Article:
The 2017 NFL Draft starts Thursday in Philadelphia and is sure to feature many Big Ten stars finding out where their professional careers will begin. Programs such as Nebraska, Ohio State, Michigan and Penn State are among the top schools in the nation at producing NFL talent. Which players have been the best NFL draft picks from those schools?
Here are the 10 best picks in the history of the NFL draft from Nebraska, based on a combination of career accomplishments and when they were selected.
10. Dominic Raiola, Detroit Lions (No. 50, 2001)
Dominic Raiola could have ended up with the Pittsburgh Steelers or New England Patriots, but both teams traded the No. 50 pick in the 2001 draft. He ended up in Detroit, and he spent 13 seasons as a consistent, durable center for the Lions.
He never was selected to a Pro Bowl, but it is hard to start 209 games in the NFL and not be an above-average player for at least part of your career.
9. Ahman Green, Seattle Seahawks (No. 76, 1998)
Ahman Green didn’t have a long run as a starting running back in the NFL, but he was very productive. After being traded to the Green Bay Packers, Green had a seven-year run from 2000-06 where he ran for 1,000 yards six times and had one year cut short by injury. He made the Pro Bowl four times, and his 2003 season (1,883 rushing yards) is among the top 10 in NFL history.
8. Ron McDole, St. Louis Cardinals (No. 50, 1961)
Ron McDole played in 240 games, which is a good place to start any NFL resume for someone chosen 50th in a draft. He was an AFL all-star twice with the Buffalo Bills and was considered one of the best defensive linemen in the history of the pre-merger AFL. He spent the second half of his career in the NFL with Washington.
7. Pat Fischer, St. Louis Cardinals (No. 232, 1961)
The Cardinals chose Pat Fischer 13 rounds after McDole, but they kept him a little longer. He was selected for the Pro Bowl in 1964 and 1965 with the franchise, before signing with Washington in 1968 and earning another invitation in 1969. Fischer played 213 games in the NFL, which was the most in league history for a cornerback when he retired.
6. Irving Fryar, New England Patriots (No. 1, 1984)
Irving Fryar went to the Pro Bowl five times and caught 851 passes in a long, productive career. His statistics rank high among the 81 players who have been the No. 1 pick in an NFL draft.
Of those 81, Fryar is one of 12 to earn at least five Pro Bowl invitations. There are 15 No. 1 picks in the Pro Football Hall of Fame. A few recent No. 1s will be there eventually, namely Peyton Manning and Eli Manning. Maybe Cam Newton and Andrew Luck will reach that level as well.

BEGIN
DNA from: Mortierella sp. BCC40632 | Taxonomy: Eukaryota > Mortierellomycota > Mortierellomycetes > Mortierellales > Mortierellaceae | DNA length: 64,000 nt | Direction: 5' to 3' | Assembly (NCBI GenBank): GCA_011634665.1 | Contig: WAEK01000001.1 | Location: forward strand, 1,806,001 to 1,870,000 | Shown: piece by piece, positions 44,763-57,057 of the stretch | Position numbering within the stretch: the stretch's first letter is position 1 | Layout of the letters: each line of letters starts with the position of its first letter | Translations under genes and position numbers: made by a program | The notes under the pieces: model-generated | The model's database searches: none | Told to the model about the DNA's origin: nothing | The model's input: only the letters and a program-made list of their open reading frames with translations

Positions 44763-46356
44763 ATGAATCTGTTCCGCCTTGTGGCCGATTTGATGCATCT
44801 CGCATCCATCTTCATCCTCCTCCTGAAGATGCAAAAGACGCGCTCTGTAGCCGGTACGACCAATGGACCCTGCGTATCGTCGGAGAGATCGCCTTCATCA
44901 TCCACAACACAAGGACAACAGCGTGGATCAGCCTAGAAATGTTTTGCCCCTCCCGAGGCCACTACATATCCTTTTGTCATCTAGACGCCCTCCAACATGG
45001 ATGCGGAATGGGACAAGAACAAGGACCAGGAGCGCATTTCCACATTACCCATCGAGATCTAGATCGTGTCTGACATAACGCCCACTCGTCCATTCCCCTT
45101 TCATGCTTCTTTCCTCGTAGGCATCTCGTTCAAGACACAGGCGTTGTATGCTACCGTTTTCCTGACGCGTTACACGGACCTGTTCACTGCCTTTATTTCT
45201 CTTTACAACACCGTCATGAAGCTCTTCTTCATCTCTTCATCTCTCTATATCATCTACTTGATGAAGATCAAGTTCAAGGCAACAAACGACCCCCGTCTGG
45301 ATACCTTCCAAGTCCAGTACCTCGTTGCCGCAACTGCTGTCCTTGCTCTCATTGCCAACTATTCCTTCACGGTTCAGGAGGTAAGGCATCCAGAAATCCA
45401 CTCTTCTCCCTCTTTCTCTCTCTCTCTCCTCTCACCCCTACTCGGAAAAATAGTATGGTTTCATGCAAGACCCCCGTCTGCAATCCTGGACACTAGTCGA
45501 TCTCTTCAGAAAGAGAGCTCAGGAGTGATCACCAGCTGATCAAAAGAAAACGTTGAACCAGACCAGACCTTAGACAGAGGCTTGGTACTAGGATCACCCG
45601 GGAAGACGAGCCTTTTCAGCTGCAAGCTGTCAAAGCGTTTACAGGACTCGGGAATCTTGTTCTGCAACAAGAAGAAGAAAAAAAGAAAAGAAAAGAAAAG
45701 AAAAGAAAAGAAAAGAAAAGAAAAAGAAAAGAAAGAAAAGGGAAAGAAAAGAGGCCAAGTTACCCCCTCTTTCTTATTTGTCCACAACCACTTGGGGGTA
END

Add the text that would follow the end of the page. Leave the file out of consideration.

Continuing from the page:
Fryar has the most receptions and receiving yards of any No. 1 pick; Keyshawn Johnson, whose namesake son will play with the Cornhuskers this fall, is second. He also has scored the most touchdowns (88) of any No. 1 pick.
5. Neil Smith, Kansas City Chiefs (No. 2, 1988)
A player has to have a great career to be a good value at the No. 2 pick in the draft, and Neil Smith certainly qualified. From 1990-95, Smith posted 70.5 sacks.
He was one of the best pass rushers of the 1990s, teaming with Derrick Thomas to terrorize quarterbacks. Smith went to the Pro Bowl six times and is one of 26 players with at least 104 sacks in league history.
4. Ndamukong Suh, Detroit Lions (No. 2, 2010)
Ndamukong Suh’s NFL career hasn’t been without some issues, but he’s been one of the most dominant defensive players for much of it. He’s earned five Pro Bowl invitations in seven years, and three times been named first-team All-Pro.
3. Bob Brown, Philadelphia Eagles (No. 2, 1964)
Three of the five Cornhuskers in the Pro Football Hall of Fame played before there was an NFL draft, which started in 1936. One of the other two is offensive tackle Bob Brown, who was a first-team All-Pro selection in five of his 10 NFL seasons.
There were three Hall of Fame players selected in the first six picks of the 1964 draft, including Charley Taylor (No. 3) and Carl Eller (No. 6). Brown was the rookie of the year in 1964 and was selected to the Pro Bowl six times.
2. Roger Craig, San Francisco 49ers (No. 49, 1983)
Roger Craig caught 16 passes at Nebraska, but became one of the best dual-threat running backs in NFL history. He established an NFL record with 92 receptions in 1985. He also became the first player to produce a 1,000-1,000 (rushing and receiving yards) season, something only Marshall Faulk has duplicated.
A key cog in the 49ers diverse and dominant offense, Craig went to the Pro Bowl four times. He finished his career with more than 8,000 rushing yards and nearly 5,000 receiving. He was a semi-finalist for the Hall of Fame one year and one of 15 finalists the next.
1. Will Shields, Kansas City Chiefs (No. 74, 1993)
Will Shields ranks as one of the best offensive linemen in the history of the NFL. He did not miss a game in his 14-year career and started every game but one.
He was named to every AFC Pro Bowl team from 1995 to 2006, and only seven players in league history have been selected to more. Shields was enshrined in the Pro Football Hall of Fame in 2015. He’s one of 11 third-round picks since the AFL-NFL merger to earn a place in Canton.